Female students outnumber their male counterparts on college campuses—a statistic that has held strong for years—but leadership ranks are often heavily stocked with men. The Community College of Denver, however, is an exception, with an all-female executive leadership team.
President Marielena DeSanctis, who joined the college in January 2021, says she inherited a largely female executive team, and as the team saw turnover, she filled the empty positions with women.
“I don’t know that I would say it’s been purposeful at all to have an all-female team,” she said. “I think as each position has come forward, and as I’ve worked with this team, it’s just a very happy coincidence that the very best people possible for these roles all happen to be female.”
Statistically speaking, DeSanctis is an anomaly. The majority of college presidents are white men, a trend that is slowly changing, but as a Latina, she is an outlier. Yet it’s her experience as a woman of color and someone who has broken through the glass ceiling in higher education—and in her past career as an engineer—that she said allows her to connect with a student body that skews female and Hispanic.
DeSanctis and her executive leadership team note the challenges women face as they try to carve out careers in higher education: they face pay disparities and rampant sexism, and many have the added pressures of accommodating a spouse’s career goals and caring for a family. A recent Gallup survey found that 28 percent of women in academic believe they’ve been passed over for a promotion because of their gender.
“Our whole leadership team has earned additional degrees while we worked full-time,” said Kathy Kaoudis, vice president of administrative services and chief financial officer at the Community College of Denver. “That’s really, I think, something that men don’t necessarily have to deal with. I think they usually end up getting the master’s or their doctoral degree right out of school, whereas women end up putting it off and then having to combine it with taking care of children and household and their job, which is not a small thing.”
Then, once women are hired, there’s often a perception that they were selected as a diversity choice—that colleges are bringing them on board to “check a box” rather than because of their qualifications.
Data compiled by the women-focused nonprofit Catalyst note that women are more commonly found in lower-ranking academic positions. For example, women are less likely to be in tenured faculty positions compared to their male peers. And that’s especially true for women of color.
When it comes to leadership roles, the data also skew in favor of men, according to an analysis from the College and University Professional Association for Human Resources. Over all, women comprise about a third of college presidents and 44 percent of provosts.
And even in the higher ranks of postsecondary education, the gender pay gap persists. For every dollar male presidents made in 2020, their female counterparts made $0.91, per CUPA-HR’s analysis. But having women at the top is good for the gender: one recent study found that women who worked under female presidents earned more and were promoted more frequently than those who worked for men.
Somers note that community colleges do a better job than four-year institutions of hiring women and people of color in top positions.
“Yes, there are fewer women in those executive leadership roles across institutions of higher ed, but there are more women and more women of color and people of color in executive leadership roles in the community colleges than in our four-year partner institutions.” said Ruthanne Orihuela, provost and vice president for academic affairs at the Community College of Denver.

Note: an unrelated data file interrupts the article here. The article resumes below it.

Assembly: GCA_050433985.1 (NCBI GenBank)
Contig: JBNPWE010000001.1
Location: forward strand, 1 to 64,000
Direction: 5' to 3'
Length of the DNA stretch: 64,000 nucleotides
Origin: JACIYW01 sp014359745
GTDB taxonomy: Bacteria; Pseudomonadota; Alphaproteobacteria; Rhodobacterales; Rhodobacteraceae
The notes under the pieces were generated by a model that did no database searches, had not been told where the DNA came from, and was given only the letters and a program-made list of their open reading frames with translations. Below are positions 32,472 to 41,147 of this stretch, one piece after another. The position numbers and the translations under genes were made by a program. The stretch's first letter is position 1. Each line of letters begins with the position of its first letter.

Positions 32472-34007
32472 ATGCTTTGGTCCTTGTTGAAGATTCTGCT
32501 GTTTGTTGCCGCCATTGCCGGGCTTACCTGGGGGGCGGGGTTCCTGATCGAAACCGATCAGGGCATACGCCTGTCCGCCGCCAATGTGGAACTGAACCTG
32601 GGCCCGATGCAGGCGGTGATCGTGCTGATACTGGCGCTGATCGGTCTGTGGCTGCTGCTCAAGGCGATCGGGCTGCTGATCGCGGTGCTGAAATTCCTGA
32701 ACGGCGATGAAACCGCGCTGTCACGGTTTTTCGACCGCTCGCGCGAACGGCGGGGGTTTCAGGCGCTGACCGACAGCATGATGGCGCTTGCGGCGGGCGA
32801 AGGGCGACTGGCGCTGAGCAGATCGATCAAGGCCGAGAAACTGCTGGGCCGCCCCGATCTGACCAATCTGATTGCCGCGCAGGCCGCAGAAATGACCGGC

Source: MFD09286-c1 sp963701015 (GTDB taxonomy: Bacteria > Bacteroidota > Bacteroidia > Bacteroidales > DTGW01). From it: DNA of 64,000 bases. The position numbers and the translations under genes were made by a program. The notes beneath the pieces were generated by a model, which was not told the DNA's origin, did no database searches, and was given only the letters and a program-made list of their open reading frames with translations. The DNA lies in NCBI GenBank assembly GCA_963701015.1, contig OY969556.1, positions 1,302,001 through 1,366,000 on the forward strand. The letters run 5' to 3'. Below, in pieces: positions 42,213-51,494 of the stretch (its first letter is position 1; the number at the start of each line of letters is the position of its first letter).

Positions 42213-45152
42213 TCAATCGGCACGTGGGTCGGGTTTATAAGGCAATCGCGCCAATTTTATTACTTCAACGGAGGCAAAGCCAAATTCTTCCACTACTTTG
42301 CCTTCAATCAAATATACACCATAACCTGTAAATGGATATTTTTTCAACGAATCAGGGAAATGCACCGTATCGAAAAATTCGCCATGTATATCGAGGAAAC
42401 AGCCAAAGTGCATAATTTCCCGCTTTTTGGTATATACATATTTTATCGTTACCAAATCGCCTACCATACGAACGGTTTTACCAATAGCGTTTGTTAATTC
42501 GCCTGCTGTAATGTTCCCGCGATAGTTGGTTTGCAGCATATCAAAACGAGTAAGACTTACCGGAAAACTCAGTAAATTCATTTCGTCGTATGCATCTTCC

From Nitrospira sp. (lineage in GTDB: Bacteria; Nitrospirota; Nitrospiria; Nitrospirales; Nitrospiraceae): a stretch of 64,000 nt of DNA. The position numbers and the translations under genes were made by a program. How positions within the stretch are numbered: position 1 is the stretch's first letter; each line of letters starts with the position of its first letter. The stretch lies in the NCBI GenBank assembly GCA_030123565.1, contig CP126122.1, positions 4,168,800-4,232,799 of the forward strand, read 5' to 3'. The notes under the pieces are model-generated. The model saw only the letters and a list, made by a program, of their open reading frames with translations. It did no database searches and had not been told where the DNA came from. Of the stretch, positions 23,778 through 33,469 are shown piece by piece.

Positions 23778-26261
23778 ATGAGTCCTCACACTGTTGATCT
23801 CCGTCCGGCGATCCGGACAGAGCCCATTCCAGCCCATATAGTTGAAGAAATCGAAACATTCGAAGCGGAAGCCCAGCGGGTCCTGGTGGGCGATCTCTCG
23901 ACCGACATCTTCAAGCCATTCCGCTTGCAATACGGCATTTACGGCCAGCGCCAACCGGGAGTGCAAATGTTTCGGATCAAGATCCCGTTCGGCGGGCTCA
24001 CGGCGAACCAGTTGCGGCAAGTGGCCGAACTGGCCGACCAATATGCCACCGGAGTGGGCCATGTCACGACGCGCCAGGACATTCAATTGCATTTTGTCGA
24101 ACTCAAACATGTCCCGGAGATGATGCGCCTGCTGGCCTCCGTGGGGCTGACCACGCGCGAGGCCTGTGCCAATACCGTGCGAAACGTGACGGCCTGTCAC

Data on disparities between male and female presidents are somewhat dated. And for other executive positions, these numbers can be hard to pin down. But the American College President Study from the American Council on Education does offer a glimmer of hope. While only 30 percent of presidents in 2016 were women—the last year surveyed—that number was up from 9.5 percent in 1986, said Hironao Okahana, assistant vice president of research at ACE. Likewise, numbers are trending up for presidents of color.
A new edition of the American College President Study is set for release next spring. While Okahana said it’s too soon to garner any insights from the forthcoming study, which is underway now, he notes that the new edition will focus on women’s pathways to leadership positions.
“There will be a lot of lessons that we hope we can draw from this flagship survey,” Okahana said, noting that it will also offer insights into “the presidential experience in the time of COVID.”
Colleges have long worked to recruit faculty and staff members of color. Part of the reason, experts say, is so that students can connect with relatable figures and learn from those who look like them. And an Inside Higher Ed/College Pulse survey from November found that students often want mentors from the same race and gender. For example, 40 percent of female students prefer a mentor of the same gender, compared to only 14 percent of male students, according to the survey results.
“We work so hard to try to make our staff and our faculty mirror our community and our student population, but we don’t always look at gender as a component of that,” Kaoudis said.
And at the Community College of Denver, the all-female executive leadership team feels that seeing is believing when it comes to letting others know that it’s possible to make it themselves. They can serve as examples to uplift students who may need to know that pathways are possible.
“I can speak from being poor, I can speak from being an immigrant, I can speak from being a Black woman and LGBTQ,” said Gillian McKnight-Tutein, vice president of student services at the Community College of Denver. “I can navigate several spaces where people feel less than or other.”